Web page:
We confirm that the workshop will take place as planned, i.e. in hybrid form. Some participants will present their contributions in person at the Institute of Phonetics, Prague, while others will connect remotely via Zoom. Please download the appliaction in advance, and check whether your internet connection is stable and ensure that everything works (https://zoom.us/test). There will be a dedicated test session a few days before the workshop. Instructions will be sent soon via email.
The review process has been concluded. In addition to two invited lectures, the organizing committee have received 7 regular papers to be presented at the 4th International Workshop on the HSCR. The programme will be uploaded shortly.
Starting from today, it is possible to register for the workshop. This is done by filling the registration form. Payment will be possible after the registration deadline (June 27).
We are glad to announce that the 4th HSCR workshop has officially been endorsed by ISCA as a satellite event of Interspeech 2021 in Brno (https://www.interspeech2021.org/satellites). The Interspeech conference will be held subsequently from August 30 to September 3, 2021. The HSCR proceedings will be published in print and also stored electronically in the ISCA archive.
We are glad to announce that the 4th workshop on the HSCR will be held in hybrid form. The situation in the Czech Republic is still far from ideal, but there is now reasonable prospect of a gradual improvement coupled with ongoing vaccination of the population. It thus seems quite likely that we will be able to meet in person and participate at the event fully. The small scale of the workshop allows us to implement safety precautions and at the same time not let these precautions disrupt the comfort of the participants. There will also be an option to participate via online access if you experience travel or other problems due to the pandemics. Please check this website for updates and further information. We will reevaluate our decision before the summer, and will stay positive in spirit until then.
The aim of the workshop is to bring together researchers interested in historical aspects of all areas of speech communication research. Contributions on any such topic will be welcome.
What is worth examining, among other things, is the approach of researchers to their material. The special focus will be on the link in linguistic signs between the form (sound) and the meaning (sense) in speech communication research. The phonetic endeavour was often claimed to concern only the form, while meaning was delegated to semanticians (affective psychology, pragmatics or semantics in broader sense). Studying the sound structure of human speech without a regard to communicative meanings is not only one-sided and incomplete, but also difficult to integrate into the wider scientific knowledge. The way researchers managed/refused to ignore meanings (functions) could be quite inspiring today.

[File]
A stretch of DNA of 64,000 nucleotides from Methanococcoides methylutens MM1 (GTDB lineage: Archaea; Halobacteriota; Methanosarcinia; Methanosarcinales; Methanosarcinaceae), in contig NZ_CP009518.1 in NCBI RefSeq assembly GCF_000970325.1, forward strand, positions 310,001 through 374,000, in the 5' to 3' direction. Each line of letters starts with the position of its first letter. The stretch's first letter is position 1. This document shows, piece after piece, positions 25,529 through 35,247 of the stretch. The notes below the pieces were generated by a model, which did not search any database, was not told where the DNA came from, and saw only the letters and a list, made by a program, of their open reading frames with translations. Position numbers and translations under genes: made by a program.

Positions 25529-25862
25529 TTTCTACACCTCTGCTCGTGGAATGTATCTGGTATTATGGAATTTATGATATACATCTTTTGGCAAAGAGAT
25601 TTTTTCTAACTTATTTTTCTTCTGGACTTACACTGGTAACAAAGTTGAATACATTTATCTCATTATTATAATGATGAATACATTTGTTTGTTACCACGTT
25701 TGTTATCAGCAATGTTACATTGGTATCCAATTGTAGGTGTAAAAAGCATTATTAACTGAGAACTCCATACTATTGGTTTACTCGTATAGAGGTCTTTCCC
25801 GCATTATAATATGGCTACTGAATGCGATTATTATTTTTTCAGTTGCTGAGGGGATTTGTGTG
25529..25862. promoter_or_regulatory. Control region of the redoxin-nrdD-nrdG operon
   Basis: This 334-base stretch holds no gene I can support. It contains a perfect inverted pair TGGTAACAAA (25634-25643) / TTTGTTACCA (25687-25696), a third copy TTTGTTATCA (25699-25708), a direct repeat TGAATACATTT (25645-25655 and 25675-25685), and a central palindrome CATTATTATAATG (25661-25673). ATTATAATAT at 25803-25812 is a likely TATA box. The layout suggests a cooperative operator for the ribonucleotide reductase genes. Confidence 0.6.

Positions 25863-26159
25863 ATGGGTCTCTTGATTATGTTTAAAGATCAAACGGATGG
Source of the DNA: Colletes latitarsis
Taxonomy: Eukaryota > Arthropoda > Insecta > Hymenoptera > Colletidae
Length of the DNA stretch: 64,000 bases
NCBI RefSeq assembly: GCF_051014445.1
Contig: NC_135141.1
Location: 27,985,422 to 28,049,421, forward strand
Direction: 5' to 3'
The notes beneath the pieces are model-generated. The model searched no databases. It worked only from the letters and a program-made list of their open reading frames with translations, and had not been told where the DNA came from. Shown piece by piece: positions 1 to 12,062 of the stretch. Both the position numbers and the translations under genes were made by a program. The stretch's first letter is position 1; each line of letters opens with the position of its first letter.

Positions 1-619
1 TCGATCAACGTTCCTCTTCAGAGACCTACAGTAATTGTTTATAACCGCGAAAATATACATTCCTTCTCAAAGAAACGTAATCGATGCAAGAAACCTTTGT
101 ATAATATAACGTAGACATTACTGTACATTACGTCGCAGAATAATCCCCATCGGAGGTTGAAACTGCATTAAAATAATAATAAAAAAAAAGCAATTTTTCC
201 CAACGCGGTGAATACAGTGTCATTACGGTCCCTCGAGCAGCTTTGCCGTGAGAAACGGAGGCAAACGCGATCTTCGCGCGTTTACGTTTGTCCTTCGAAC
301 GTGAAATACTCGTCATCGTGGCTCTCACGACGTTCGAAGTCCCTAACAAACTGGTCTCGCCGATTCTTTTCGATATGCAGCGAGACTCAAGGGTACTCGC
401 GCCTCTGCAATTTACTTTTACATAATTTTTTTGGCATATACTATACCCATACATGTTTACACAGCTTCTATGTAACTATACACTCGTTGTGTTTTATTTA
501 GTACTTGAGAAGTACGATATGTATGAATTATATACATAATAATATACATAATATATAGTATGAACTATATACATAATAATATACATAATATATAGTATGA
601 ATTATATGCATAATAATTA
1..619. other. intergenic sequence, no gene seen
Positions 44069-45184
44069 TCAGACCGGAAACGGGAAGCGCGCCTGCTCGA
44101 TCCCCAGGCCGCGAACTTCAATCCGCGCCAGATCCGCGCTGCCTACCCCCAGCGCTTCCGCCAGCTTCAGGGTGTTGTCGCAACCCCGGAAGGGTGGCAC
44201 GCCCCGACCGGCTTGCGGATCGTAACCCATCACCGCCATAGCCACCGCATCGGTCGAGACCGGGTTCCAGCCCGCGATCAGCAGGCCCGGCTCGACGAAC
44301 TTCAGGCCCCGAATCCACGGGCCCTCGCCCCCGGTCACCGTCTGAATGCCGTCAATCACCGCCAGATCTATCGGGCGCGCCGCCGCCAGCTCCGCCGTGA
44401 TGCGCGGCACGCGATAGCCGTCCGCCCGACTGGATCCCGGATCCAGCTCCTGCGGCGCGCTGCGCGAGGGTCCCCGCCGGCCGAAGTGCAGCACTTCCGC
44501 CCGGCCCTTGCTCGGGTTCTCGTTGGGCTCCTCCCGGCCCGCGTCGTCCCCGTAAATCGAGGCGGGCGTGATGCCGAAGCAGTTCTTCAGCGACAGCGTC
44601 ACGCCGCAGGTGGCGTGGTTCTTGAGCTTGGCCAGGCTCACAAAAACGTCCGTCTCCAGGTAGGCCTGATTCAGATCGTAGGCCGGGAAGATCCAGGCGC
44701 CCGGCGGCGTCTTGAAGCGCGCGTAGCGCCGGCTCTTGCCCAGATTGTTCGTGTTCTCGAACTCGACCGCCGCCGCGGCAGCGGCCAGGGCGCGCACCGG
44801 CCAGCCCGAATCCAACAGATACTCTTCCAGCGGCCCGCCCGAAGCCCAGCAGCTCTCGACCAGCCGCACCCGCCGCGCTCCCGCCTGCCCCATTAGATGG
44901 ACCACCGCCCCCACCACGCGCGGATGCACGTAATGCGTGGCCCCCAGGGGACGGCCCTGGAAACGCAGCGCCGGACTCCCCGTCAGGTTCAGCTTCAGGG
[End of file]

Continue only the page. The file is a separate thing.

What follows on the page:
Invited speakers are Angelika Braun from Trier University (Germany) with a talk entitled “Leaving the ivory tower: How real-life events have impacted phonetics throughout history” and Tomáš Hoskovec, President of the Prague Linguistic Circle (Czech Rep.) with a talk on “A history of sound, sign, and meaning: The Prague Centre perspective and prospect”.
The proceedings will be published in the book series Studientexte zur Sprachkommunikation at TUDpress (Technical University Dresden).
The aim of the workshop series is to bring together researchers that are interested in historical aspects of all areas of speech communication research (SCR).
Speech has been investigated from different perspectives, which necessitates a range of approaches and scientific methods. Previous contributions analyzed the contextual background of individual researchers or investigated how specific research practices developed over time. However, what is equally worth examination is the approach of researchers to their material. The special focus of the 4th workshop will thus be on the link between the form (sound) and the meaning (sense) in speech communication research exemplified through its history, particularly the relationship between SCR on the one hand, and affective psychology, pragmatics or semantics in broader sense on the other. After all, studying the sound structure of human speech without a regard to communicative meanings is not only incomplete, but also difficult to integrate into the wider scientific knowledge.
Contributions on other topics from the history of SCR will also be welcome.